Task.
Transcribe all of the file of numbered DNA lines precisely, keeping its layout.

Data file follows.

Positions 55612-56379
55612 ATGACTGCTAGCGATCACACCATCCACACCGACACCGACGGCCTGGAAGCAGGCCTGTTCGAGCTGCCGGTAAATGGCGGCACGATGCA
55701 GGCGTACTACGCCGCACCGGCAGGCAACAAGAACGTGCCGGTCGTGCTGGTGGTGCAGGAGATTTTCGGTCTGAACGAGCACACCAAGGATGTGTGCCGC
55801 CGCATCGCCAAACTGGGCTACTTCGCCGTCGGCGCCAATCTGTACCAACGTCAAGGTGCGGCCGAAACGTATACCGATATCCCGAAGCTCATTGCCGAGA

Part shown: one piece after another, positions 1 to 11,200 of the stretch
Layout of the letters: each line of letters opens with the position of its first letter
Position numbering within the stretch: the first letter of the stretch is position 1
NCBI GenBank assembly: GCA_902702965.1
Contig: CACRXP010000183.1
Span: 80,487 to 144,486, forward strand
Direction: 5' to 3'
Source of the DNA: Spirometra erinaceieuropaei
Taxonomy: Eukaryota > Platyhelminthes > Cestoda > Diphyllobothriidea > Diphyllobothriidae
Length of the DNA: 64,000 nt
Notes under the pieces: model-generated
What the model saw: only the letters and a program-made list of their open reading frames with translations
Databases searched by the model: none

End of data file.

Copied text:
Positions 55612-56379
55612 ATGACTGCTAGCGATCACACCATCCACACCGACACCGACGGCCTGGAAGCAGGCCTGTTCGAGCTGCCGGTAAATGGCGGCACGATGCA
55701 GGCGTACTACGCCGCACCGGCAGGCAACAAGAACGTGCCGGTCGTGCTGGTGGTGCAGGAGATTTTCGGTCTGAACGAGCACACCAAGGATGTGTGCCGC
55801 CGCATCGCCAAACTGGGCTACTTCGCCGTCGGCGCCAATCTGTACCAACGTCAAGGTGCGGCCGAAACGTATACCGATATCCCGAAGCTCATTGCCGAGA

Part shown: one piece after another, positions 1 to 11,200 of the stretch
Layout of the letters: each line of letters opens with the position of its first letter
Position numbering within the stretch: the first letter of the stretch is position 1
NCBI GenBank assembly: GCA_902702965.1
Contig: CACRXP010000183.1
Span: 80,487 to 144,486, forward strand
Direction: 5' to 3'
Source of the DNA: Spirometra erinaceieuropaei
Taxonomy: Eukaryota > Platyhelminthes > Cestoda > Diphyllobothriidea > Diphyllobothriidae
Length of the DNA: 64,000 nt
Notes under the pieces: model-generated
What the model saw: only the letters and a program-made list of their open reading frames with translations
Databases searched by the model: none